My Cancer Is As Strange As My Fiction

I was diagnosed with a cancer with a death rate of 99%. I also just published a novel. And the two have become eerily similar.

Ted Horowitz/Corbis

Six months ago I was discovered to have the tumor Glioblastoma Multiforme living inside my skull. At the same time my new novel Nod was approaching publication in North America. As both the disease and my novel progressed I began to notice eerie similarities between the two, even down to the physical similarity between the eye on the book’s cover and an image of the tumor itself, with its vein-like tendrils spreading out across my brain.

Glioblastoma Multiforme, alas, is the most fatal of all cancers and is known to have a death rate of about 99%. In terms of the amount of life left, the average is one year. The really horrible part is the torturous treatment period of six months. Throughout the last six months I have had toxic drugs pumped into me. My skull has been cut open and cuts have been made at both my brain and the tumor itself. My optic nerve has been severed and I’ve been assaulted by radiation. On and on. All this, not to cure us, but to buy us the second six months.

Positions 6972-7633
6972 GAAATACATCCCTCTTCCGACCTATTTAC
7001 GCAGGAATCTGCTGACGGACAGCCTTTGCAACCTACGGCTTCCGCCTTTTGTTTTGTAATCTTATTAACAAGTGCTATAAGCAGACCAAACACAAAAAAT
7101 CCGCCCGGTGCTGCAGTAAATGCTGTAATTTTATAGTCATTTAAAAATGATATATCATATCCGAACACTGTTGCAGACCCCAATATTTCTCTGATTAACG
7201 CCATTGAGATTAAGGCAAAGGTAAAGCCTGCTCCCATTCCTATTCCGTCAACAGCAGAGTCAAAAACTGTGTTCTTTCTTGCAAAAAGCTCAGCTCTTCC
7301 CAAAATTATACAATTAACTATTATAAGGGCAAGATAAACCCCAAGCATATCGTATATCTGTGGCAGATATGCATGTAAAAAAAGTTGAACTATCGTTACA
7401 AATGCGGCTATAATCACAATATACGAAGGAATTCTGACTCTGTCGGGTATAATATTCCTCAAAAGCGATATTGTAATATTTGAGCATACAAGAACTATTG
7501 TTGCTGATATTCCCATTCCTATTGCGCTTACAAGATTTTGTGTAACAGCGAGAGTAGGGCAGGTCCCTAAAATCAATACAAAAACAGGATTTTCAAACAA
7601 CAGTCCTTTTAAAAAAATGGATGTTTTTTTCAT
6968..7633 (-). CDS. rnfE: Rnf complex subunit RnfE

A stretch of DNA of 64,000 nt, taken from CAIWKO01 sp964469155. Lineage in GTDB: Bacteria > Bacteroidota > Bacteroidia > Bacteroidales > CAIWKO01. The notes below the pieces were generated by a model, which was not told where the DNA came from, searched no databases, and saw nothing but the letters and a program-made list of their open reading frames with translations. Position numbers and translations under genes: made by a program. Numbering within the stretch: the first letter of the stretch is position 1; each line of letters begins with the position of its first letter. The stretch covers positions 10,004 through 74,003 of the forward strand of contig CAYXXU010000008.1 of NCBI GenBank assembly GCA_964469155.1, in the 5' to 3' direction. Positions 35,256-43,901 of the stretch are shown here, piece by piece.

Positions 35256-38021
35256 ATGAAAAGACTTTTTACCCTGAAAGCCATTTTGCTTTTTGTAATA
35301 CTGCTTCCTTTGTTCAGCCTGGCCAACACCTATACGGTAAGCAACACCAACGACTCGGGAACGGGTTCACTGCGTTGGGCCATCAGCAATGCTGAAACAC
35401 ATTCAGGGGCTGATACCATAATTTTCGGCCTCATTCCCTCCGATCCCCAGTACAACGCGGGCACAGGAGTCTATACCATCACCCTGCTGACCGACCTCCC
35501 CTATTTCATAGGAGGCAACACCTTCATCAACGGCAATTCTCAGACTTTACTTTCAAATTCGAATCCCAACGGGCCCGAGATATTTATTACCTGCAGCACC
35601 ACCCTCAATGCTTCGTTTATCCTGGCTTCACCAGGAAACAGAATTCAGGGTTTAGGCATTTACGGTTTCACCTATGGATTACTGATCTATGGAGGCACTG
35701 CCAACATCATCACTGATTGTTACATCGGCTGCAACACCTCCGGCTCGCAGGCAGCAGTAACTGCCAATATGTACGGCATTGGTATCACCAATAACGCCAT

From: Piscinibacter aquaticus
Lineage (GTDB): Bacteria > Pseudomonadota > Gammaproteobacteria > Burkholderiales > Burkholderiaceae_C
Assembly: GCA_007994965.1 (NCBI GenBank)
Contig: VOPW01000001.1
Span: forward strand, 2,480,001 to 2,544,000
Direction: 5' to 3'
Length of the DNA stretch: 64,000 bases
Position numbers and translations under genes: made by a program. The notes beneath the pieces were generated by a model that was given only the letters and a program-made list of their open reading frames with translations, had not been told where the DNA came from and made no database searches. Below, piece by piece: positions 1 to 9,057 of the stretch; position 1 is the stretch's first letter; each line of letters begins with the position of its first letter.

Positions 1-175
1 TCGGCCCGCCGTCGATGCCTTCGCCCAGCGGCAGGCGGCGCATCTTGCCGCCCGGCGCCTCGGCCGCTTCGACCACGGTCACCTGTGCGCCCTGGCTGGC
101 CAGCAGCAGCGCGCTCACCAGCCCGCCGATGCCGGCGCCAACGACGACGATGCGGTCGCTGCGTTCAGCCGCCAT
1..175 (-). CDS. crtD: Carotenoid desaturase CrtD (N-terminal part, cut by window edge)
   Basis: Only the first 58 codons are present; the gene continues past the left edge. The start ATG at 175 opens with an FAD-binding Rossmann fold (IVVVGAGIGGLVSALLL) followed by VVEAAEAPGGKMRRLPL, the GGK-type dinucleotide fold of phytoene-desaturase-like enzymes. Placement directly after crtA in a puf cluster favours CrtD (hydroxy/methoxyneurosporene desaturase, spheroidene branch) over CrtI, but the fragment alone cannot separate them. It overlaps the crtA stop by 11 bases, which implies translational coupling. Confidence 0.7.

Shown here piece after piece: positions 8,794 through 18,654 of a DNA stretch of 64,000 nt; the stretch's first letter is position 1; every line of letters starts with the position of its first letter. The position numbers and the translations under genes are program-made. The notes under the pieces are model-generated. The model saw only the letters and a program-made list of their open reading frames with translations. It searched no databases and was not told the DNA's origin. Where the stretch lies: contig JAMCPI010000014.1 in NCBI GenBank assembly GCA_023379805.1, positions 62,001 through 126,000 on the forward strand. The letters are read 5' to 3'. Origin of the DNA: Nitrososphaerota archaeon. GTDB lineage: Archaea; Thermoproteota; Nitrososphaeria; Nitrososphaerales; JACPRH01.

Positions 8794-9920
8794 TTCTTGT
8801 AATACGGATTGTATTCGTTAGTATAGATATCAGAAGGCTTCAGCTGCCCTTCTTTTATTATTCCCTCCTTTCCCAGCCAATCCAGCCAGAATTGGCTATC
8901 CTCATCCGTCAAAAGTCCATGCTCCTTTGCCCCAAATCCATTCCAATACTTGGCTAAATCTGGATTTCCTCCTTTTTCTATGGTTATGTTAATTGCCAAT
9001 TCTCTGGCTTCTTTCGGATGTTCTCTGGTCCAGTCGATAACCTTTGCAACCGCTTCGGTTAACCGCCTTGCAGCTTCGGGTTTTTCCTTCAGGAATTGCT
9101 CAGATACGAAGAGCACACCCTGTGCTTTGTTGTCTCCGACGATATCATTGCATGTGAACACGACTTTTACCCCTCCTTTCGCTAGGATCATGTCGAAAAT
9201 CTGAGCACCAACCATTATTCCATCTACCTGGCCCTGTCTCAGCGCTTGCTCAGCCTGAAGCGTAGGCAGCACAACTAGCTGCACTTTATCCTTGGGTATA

There are around 75,000 North Americans with the same form of cancer, if you can imagine. I can’t quite. Divide it by 50 states and then try to imagine 3,000 people in each state, blending in, so to speak. And this among all the various forms of cancer out there in massively large numbers. It’s astounding.

I have lost my career as a college teacher, my work as owner of a local news company, and my ability to both read and write. I’ve also lost the most important part of life: music. I've lost the sounds, lost the lyrics, and lost both the songs and lyrics that I used to write. Not a single song is left.

At the same time this has been happening, my latest novel, Nod, is due for publication any day now. And this is where the story gets weird.